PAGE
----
There is, however, considerable tension between Christian universalism and religiously tinged nationalism. Members of the Polish clergy have vocally criticized Pope Francis’s liberal views on immigration. The Ukrainian Orthodox Church recently responded to Russia’s de facto annexation of Eastern Ukraine by officially breaking with the Moscow Patriarchate. In both cases, national identity overrode theological considerations.
Just as Eastern European nationalism is a necessary constraint on an overly ambitious European Union, the revival of distinctly national religious traditions may prove a useful corrective to theological overreach. Pious Polish Catholics are under no obligation to embrace Pope Francis’s vision of a Europe without borders, and perhaps the theological split between Ukraine and Russia will prompt the Moscow Patriarchate to reconsider its relationship with Russian President Vladimir Putin. It is possible that the persistence of Christian symbolism in Eastern Europe’s public square may yet inspire a genuine religious revival in the region.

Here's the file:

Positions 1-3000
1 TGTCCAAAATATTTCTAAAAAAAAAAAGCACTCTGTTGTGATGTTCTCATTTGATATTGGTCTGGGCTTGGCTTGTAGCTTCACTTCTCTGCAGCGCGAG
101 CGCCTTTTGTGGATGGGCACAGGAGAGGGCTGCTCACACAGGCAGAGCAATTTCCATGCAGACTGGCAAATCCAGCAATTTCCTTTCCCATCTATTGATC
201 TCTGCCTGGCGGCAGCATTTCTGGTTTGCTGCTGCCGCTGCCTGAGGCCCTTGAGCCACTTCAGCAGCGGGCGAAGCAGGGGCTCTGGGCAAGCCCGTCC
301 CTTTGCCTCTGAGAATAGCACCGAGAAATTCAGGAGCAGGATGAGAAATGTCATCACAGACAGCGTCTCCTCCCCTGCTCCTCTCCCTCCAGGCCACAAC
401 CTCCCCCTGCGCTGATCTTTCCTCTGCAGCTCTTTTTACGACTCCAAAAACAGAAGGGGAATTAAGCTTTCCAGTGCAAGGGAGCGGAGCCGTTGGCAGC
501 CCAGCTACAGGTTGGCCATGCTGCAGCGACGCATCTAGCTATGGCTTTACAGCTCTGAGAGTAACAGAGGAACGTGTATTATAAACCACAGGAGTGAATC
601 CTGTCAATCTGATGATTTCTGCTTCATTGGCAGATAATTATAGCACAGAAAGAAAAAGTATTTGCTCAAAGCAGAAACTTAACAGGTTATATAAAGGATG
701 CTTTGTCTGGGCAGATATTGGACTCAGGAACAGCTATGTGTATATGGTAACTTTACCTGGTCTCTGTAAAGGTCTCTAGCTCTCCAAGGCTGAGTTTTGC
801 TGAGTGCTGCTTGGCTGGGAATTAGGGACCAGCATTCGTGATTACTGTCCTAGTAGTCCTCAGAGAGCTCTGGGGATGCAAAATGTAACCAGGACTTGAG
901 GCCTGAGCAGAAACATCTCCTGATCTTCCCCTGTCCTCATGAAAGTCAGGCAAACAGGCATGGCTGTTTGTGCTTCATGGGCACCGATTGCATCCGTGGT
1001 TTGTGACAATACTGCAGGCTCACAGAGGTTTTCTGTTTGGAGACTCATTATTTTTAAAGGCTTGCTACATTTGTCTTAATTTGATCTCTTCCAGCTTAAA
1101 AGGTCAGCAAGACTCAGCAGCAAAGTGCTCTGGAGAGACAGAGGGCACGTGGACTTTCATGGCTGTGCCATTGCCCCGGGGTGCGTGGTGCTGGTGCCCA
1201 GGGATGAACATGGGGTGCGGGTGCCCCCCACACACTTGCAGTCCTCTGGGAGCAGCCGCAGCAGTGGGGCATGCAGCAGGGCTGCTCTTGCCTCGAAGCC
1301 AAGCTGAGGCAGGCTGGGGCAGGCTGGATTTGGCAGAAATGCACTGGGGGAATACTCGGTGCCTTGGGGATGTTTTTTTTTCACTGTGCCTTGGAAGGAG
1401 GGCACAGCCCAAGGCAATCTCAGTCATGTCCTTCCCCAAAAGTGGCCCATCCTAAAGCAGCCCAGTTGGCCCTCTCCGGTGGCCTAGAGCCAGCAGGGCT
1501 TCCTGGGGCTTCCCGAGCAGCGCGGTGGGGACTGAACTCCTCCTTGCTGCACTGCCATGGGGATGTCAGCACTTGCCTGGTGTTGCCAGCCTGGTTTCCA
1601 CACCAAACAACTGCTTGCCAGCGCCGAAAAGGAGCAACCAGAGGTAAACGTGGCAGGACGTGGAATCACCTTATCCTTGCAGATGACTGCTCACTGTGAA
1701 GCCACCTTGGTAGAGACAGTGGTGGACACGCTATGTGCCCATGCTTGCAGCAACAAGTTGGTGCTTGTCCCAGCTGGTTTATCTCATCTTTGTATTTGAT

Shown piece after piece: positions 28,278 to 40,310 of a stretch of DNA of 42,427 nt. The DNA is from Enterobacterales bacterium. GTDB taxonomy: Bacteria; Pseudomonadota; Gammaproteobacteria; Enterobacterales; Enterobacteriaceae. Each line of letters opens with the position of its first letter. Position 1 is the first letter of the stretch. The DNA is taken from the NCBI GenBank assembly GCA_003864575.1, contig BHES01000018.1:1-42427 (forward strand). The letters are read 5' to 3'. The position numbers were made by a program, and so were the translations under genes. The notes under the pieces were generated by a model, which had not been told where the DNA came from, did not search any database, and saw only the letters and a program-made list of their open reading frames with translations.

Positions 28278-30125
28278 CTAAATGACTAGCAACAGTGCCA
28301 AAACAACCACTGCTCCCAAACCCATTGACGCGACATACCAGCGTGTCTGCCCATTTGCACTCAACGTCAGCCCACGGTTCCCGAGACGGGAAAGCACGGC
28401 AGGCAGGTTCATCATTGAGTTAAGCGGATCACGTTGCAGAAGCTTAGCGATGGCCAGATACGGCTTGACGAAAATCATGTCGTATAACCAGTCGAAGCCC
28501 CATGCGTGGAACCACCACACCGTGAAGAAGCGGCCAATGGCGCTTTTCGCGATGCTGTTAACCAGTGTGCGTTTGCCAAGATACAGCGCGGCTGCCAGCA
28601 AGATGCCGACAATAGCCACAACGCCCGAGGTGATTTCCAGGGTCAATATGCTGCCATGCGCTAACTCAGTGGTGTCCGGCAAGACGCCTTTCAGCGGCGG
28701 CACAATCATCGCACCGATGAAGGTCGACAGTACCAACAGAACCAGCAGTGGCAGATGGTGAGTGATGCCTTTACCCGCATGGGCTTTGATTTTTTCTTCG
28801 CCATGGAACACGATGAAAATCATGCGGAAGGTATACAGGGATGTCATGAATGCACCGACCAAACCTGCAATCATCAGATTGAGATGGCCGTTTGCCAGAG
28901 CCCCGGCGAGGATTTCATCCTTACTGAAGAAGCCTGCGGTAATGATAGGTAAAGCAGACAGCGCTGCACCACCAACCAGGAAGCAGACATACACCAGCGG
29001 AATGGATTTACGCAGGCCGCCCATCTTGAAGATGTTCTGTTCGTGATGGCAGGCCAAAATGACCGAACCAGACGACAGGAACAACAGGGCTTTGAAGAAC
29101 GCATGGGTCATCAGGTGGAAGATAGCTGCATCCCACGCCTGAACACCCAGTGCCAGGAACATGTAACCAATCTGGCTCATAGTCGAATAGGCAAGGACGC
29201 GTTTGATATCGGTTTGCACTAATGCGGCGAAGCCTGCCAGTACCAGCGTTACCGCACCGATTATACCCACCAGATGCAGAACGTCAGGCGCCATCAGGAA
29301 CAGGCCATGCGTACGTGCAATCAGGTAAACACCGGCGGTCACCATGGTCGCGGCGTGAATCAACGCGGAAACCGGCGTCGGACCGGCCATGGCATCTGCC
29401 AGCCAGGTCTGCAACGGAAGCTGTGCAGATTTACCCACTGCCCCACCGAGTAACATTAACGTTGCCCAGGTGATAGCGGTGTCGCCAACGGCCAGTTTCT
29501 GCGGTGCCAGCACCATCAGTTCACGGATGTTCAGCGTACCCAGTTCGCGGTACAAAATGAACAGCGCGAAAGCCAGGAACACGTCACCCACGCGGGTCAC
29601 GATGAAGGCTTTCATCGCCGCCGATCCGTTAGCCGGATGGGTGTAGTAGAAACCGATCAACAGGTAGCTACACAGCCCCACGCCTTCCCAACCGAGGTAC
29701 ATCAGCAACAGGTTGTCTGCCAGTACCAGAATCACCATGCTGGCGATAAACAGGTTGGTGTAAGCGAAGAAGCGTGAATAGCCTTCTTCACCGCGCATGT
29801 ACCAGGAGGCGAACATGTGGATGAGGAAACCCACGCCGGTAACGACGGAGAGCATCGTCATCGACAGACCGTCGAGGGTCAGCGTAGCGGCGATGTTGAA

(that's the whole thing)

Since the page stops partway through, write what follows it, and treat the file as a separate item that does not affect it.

There is, however, a less hopeful alternative. Shorn of its theological commitments, Christianity in Eastern Europe is in danger of being co-opted by a particularly narrow and mean-spirited brand of nationalism. Orbán, perhaps the most visible spokesman for Eastern Europe’s nationalist revival, is once again leading the way. His government recently banned the homeless from sleeping in public spaces, a move that has more to do with making Budapest palatable to foreign tourists than building a genuinely Christian society. A few months later, an Orbán spokesman accused those protesting a new labor law of spewing “anti-Christian hatred,” an absurd statement that reduced the Christian faith to a crude political attack.